LDS Emergency Preparedness

Be Prepared, Not Scared!

Searching for Live People

Posted by Elise on March 25, 2011

ba1969 (sxc.hu)

Friends slip from our lives. Relatives can drift away, too. Branches break off the family tree, and adoptions separate family members.

Most people know to do a Google search or to check Facebook to find people. Here, other ways…

SEARCH THE OBITS FOR LIVE PEOPLE

Search the obituaries for relatives of the person you are looking for. Obituaries typically include a list of the deceased’s surviving relatives complete with their current hometowns. If you know where your missing person’s family lived, find out if that town’s local newspaper has a searchable archive on its Web site. If not, contact the newspaper or the town’s library and ask if there’s some other way to search the newspaper’s archive. If so, search the archive for obits featuring your missing person’s last name (or maiden name, if appropriate), then check whether these obituaries mention your friend’s name and hometown in the list of surviving relatives.

If the local newspaper doesn’t have a searchable database — or you’re not sure where the missing person’s family lived and died — use the Social Security Death Index (SSDI) to locate times and places of death for relatives. (This also can help you determine if the person you are looking for has died.) Then scan the obituary section of relevant newspapers, focusing on the papers that came out in the day or two following these deaths. Limited free access to the SSDI is available through www.RootsWeb.com (click on “Social Security Death Index”) and www.GenealogyBank.com (click on “Social Security Death Index”), among other Web sites.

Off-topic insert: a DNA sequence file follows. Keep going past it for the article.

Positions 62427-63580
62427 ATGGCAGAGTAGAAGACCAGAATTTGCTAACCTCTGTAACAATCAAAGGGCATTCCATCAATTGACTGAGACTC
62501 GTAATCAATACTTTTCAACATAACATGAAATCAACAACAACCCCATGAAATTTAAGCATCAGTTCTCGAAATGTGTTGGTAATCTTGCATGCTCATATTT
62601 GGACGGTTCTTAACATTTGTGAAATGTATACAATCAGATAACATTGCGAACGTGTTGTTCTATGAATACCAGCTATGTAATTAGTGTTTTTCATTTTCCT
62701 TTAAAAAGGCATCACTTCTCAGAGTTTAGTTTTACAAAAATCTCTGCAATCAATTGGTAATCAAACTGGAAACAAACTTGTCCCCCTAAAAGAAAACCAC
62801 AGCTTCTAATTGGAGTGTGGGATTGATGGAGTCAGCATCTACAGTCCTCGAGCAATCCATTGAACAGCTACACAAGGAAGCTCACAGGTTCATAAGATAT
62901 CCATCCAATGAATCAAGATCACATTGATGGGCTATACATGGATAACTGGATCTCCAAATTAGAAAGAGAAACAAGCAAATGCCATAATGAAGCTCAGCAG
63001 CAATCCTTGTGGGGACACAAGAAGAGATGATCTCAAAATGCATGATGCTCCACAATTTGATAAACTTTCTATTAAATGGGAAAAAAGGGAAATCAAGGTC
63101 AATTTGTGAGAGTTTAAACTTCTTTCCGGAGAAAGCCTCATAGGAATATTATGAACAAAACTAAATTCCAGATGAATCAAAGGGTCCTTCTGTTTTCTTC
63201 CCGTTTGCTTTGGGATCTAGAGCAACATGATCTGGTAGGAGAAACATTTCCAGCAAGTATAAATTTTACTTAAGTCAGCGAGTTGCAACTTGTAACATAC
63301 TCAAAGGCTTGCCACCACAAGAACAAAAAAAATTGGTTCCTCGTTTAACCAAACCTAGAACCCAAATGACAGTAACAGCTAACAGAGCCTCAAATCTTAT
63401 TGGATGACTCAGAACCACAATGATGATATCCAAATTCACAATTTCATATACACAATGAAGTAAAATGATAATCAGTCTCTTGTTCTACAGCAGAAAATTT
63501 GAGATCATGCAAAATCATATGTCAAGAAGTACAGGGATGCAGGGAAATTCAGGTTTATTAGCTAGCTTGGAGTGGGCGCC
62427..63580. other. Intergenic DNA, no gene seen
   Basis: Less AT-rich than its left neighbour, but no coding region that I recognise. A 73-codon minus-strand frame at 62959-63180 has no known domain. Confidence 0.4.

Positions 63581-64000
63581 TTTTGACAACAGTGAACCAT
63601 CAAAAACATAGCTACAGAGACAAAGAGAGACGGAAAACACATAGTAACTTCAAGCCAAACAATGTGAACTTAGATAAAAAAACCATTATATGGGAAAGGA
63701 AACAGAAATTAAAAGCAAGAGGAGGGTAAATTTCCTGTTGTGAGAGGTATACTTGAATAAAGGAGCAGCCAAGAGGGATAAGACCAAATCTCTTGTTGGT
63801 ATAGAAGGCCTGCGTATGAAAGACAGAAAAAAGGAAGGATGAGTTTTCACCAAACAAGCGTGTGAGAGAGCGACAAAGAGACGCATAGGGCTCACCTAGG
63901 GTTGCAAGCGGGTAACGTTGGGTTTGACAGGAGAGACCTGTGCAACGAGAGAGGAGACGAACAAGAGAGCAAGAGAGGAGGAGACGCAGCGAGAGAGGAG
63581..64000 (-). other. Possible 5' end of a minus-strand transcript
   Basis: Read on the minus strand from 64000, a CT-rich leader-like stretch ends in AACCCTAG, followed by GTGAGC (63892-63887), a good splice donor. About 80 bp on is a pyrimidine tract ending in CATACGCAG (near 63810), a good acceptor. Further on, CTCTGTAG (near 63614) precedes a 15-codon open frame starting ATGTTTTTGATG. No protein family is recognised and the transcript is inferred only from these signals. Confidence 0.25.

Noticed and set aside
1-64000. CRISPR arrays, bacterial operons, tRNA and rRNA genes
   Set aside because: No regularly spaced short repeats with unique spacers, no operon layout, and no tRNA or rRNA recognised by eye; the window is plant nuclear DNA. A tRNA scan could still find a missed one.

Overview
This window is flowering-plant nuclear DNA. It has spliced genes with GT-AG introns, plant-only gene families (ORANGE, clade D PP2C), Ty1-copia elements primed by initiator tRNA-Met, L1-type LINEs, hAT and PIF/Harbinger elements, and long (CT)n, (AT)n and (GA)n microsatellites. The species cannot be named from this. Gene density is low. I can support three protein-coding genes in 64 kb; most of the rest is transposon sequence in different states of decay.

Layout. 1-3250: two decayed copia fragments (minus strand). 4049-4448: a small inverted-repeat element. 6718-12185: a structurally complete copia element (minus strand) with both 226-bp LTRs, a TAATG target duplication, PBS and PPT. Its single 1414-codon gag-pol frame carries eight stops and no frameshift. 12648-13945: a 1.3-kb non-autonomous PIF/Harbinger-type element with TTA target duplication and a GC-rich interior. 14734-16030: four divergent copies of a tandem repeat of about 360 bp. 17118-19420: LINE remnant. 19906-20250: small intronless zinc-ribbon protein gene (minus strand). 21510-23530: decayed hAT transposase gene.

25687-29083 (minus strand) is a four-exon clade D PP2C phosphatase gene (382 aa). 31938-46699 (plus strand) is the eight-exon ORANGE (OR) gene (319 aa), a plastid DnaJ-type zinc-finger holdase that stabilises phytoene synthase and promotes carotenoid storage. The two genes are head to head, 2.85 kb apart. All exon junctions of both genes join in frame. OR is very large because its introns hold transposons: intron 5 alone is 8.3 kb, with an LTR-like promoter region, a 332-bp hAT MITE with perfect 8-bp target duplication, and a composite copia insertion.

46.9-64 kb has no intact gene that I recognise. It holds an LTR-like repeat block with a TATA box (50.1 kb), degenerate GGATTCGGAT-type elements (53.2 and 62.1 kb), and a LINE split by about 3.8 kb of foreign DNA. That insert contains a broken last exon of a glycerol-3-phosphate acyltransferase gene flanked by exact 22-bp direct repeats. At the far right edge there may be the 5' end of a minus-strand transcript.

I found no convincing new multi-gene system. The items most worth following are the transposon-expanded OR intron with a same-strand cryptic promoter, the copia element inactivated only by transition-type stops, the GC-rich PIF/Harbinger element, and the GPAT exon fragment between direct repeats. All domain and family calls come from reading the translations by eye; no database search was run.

SOLICIT FREE HELP

You may be able to get free help from amateur genealogists. Genealogy is among the fastest-growing hobbies in the US. Many amateur genealogists love solving mysteries involving heritage, missing family members and other long-lost individuals.

To start, visit the free Web site RootsWeb.com and post a note on the message board explaining your search and asking for guidance or assistance. Provide the name of the person you are trying to find, where and approximately when this person was born and any additional details that you have about this person’s relatives and places of residence. An amateur genealogist might take up the search for fun.

You will have to register with RootsWeb.com to post a message, but registration is free. This Web site is international and is particularly useful when missing people live outside the US.

CHECK ORGANIZATIONS

Reach out to relevant organizations. If you know where the person you’re trying to find once worked, perhaps he/she still works there. Check whether his name is listed on the company’s Web site… or call the company’s switchboard, and ask for the person.

You also can contact organizations related to this person’s line of work and ask if this person is a member… and contact the alumni association of schools he attended. If any organization is unwilling to share contact information for privacy reasons, ask if it can forward a note to this person for you.

SPECIAL SEARCH SITUATIONS

Adoptees/birth parents. Locating birth parents or children given up for adoption is especially difficult because neither parent nor child is likely to know the other’s name. Laws usually bar adoption agencies and government officials from supplying this information. Without a name, conventional search techniques are useless.

It is best to sign up for free adoptee registries, such as my TroysList.org and International Soundex Reunion Registry (http://isrr.net), a nonprofit organization. These Web sites match birth parent and adoptee if both sign up.

Warning: Be wary of adoptee registries that charge fees. Most deliver less than promised — some are scams.